Prof Elliot Major added: “Without a raft of equalising policies, the damaging legacy from Covid school closures will be felt by generations of pupils well into the next decade. Our review shows that Covid amplified long-term persistent education gaps in England and other countries.

“A particular worry is a group of pupils who are falling significantly behind, likely to be absent from the classroom and to leave school without the basic skills needed to function and flourish in life. The decline in social mobility levels threatens to cast a long shadow over our society.”

Dr Emily Tanner, programme head at the Nuffield Foundation, said: “The mounting evidence on the long-term impact of learning loss on young people’s development shows how important it is for students to develop socio-emotional skills alongside academic learning.”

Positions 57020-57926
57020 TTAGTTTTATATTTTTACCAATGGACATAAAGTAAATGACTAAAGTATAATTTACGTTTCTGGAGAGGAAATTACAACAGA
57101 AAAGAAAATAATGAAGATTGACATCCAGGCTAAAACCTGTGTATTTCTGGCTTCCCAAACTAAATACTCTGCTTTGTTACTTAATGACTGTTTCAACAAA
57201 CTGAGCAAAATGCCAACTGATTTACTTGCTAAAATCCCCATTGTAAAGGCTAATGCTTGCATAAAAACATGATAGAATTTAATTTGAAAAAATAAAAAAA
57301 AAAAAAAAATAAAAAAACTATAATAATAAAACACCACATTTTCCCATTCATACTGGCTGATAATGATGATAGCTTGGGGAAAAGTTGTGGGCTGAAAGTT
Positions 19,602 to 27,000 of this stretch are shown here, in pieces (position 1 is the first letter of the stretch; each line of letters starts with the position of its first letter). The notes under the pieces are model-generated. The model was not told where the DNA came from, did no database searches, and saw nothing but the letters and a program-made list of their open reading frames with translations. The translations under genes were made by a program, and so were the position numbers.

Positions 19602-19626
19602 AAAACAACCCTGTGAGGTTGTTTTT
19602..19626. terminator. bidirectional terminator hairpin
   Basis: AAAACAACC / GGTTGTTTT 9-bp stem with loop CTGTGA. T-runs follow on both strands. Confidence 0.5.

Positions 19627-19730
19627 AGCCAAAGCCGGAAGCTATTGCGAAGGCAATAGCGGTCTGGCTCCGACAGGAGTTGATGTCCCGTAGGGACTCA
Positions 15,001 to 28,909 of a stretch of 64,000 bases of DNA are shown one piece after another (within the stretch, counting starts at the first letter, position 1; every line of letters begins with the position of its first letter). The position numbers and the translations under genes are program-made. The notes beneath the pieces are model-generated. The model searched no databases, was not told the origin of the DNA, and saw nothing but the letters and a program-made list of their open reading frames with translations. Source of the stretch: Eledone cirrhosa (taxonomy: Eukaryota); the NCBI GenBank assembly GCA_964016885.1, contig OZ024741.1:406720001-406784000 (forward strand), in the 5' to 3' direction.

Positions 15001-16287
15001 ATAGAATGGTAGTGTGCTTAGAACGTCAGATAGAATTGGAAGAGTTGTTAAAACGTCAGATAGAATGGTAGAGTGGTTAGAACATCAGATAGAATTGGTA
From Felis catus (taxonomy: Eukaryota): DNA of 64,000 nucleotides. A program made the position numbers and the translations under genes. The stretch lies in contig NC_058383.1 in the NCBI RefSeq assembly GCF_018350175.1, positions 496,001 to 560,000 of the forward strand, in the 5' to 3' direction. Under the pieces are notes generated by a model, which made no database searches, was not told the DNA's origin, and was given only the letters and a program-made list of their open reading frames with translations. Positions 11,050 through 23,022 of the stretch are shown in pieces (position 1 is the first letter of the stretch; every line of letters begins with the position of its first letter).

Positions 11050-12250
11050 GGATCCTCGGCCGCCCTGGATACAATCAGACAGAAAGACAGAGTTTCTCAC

A Department for Education spokesperson said: “We have made almost £5 billion available since 2020 for education recovery initiatives, which have supported millions of pupils in need of extra support.

“We are also supporting disadvantaged pupils through the pupil premium, which is rising to almost £2.9 billion in 2024-25, the highest in cash terms since this funding began.

“This is on top of our ongoing £10 million Behaviour Hubs programme and £9.5 million for up to 7,800 schools and colleges to train a senior mental health lead.”

Join our commenting forum

Join thought-provoking conversations, follow other Independent readers and see their replies


Thank you for registering

Please refresh the page or navigate to another page on the site to be automatically logged inPlease refresh your browser to be logged in